Off-grain

Bear in mind that they’re normally more elastic and less sturdy, which is why you should pay attention to them. It may be a bother to apply stabilizers to these seams, but we promise it will be well worth it because you won’t have to worry about your knit fabric becoming baggy in a short period.

Waistlines

The presence of large seams in waistlines is pretty clear, and the size of the seams results in a lot of stretchiness, unless you use a stabilizer. Furthermore, larger and longer seams demand more strength, which is why you should place a greater emphasis on incorporating stabilizers.

Arm Holes

The armholes are another flexible section that is typically provided from the bias itself, and they should be on your focus list as well. Otherwise, your knit clothing risks getting quite baggy around the armholes, making it difficult to wear. The best way to ensure a custom fit is to create a template using the French – or curved – ruler.

Gathered Seams

These are commonly used for adding bulk. Even if they don’t require a stabilizer, it wouldn’t hurt to provide them with some more strength. To achieve this result, apply a stabilizer to the gathered seams to prevent them from stretching out as you wear the knit item.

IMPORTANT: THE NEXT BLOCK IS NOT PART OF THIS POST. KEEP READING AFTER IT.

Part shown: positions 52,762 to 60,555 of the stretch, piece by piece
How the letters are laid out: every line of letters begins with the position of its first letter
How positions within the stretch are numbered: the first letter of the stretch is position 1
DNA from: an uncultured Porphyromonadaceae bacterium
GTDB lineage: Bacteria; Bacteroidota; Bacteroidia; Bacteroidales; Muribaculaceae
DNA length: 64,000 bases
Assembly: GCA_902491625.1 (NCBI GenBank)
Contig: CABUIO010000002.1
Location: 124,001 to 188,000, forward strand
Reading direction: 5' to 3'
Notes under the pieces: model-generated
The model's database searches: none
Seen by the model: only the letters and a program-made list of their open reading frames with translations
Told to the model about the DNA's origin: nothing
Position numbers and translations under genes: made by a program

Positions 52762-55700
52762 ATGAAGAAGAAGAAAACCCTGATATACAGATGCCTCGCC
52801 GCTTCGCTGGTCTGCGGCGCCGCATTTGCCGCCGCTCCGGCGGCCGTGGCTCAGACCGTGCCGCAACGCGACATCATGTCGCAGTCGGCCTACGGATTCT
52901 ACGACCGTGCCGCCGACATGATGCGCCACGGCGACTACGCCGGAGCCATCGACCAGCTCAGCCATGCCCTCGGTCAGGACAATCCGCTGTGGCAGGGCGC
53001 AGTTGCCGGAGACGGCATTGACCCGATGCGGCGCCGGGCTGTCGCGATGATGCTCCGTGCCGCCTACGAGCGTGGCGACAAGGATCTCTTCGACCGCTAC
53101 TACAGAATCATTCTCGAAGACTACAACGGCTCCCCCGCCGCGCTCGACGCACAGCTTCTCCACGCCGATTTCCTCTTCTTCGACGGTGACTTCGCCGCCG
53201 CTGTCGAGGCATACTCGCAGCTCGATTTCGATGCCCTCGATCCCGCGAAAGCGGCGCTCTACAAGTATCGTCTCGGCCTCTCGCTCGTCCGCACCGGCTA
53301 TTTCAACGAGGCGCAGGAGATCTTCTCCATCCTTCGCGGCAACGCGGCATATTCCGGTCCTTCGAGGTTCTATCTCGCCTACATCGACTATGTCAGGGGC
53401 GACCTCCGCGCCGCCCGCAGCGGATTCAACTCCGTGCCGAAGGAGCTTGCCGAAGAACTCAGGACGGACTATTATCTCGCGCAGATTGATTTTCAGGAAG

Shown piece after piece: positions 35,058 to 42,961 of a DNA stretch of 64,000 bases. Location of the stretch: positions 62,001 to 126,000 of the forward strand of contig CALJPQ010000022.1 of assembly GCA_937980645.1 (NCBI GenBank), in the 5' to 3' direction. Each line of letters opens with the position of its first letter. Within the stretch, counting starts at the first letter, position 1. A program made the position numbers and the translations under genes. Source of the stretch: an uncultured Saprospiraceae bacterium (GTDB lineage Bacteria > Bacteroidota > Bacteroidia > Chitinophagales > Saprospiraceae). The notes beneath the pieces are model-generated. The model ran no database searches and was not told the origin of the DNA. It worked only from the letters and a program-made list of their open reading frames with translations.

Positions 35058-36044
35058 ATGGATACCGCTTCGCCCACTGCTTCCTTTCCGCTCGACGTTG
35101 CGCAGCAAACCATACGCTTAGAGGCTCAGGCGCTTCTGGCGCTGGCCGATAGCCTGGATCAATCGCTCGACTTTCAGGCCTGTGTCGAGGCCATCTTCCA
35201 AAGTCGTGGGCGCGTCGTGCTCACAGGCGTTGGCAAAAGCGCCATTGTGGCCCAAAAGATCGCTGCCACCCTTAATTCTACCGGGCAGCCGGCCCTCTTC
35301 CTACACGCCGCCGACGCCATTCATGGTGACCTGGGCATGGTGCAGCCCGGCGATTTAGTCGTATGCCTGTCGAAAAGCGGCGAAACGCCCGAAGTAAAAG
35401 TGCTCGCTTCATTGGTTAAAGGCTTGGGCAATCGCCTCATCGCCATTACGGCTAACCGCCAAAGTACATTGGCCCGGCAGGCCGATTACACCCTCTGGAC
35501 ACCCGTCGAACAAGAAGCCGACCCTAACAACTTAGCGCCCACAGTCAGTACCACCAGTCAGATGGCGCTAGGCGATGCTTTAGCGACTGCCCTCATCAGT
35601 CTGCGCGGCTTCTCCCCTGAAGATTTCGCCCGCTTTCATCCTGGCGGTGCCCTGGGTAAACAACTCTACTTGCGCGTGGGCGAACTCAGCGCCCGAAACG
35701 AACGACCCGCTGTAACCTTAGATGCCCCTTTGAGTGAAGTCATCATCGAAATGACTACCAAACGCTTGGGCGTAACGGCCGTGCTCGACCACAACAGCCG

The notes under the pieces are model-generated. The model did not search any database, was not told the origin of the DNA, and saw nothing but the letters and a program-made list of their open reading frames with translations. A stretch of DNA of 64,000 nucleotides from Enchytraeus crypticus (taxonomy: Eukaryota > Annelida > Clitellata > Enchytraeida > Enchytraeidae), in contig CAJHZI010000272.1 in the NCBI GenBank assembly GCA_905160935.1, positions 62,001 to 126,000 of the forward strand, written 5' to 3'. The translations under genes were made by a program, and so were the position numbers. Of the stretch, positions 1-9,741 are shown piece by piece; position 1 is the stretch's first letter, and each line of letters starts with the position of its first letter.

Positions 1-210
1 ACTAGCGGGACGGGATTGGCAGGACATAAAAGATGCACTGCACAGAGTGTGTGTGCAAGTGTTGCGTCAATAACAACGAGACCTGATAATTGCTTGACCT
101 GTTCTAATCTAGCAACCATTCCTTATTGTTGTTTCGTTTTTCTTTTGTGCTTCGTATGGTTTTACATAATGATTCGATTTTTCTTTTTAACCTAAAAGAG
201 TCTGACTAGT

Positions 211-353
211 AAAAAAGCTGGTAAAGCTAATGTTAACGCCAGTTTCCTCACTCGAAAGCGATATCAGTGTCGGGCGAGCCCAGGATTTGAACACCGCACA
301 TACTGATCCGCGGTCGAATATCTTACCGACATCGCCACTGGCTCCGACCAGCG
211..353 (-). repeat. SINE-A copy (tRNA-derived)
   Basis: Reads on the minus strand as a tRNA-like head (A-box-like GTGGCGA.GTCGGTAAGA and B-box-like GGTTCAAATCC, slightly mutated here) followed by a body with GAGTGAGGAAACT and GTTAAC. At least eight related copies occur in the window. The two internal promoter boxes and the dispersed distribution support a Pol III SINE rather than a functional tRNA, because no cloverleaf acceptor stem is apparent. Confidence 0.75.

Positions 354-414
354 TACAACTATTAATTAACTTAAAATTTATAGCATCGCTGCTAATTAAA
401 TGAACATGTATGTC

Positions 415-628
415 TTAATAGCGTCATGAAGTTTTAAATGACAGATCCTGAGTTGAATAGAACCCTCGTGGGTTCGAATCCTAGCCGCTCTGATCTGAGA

Pocket Openings

The pocket openings are one of the most overlooked portions of a knit garment, as most people believe that expanding this part won’t make much of a difference. Still, pocket openings are a major source of tension. As a result, you should add stabilizers to the seams of the pocket holes to prevent them from stretching out over time.

Tips for Sewing with Knit Fabric

Apart from stabilizing the fabric, there are a few other points that you should focus on. Firstly, allow the feed dog to feed the cloth beneath the sewing machine needle while you are stitching using a sewing machine. Even if the feed dog is feeding the fabric, too much pressure on the presser foot might cause the cloth to expand.

Educating yourself on the different types and sizes of needles will save you a lot of time and ensure that you get the results you desire. The tip of a sewing machine needle for sewing knits is sometimes referred to as a ballpoint needle. It acquired this name because it does not have a sharp point, making it the ideal design to deal with the loops that make up the knit fabric.

Basting is one of the techniques you should introduce. It holds the cloth in place and prevents it from twisting out of shape, which is something that flexible fabric is prone to. Last, but certainly not least, is that you should consider investing in a serger or an overlock machine that can help you sew with more accuracy.

Wrap Up

If you want to prevent baggy clothing, you should learn to stabilize the knit fabric. At the end of the day, it comes down to adding a stabilizer to seams and reducing excess stretchiness. Good luck!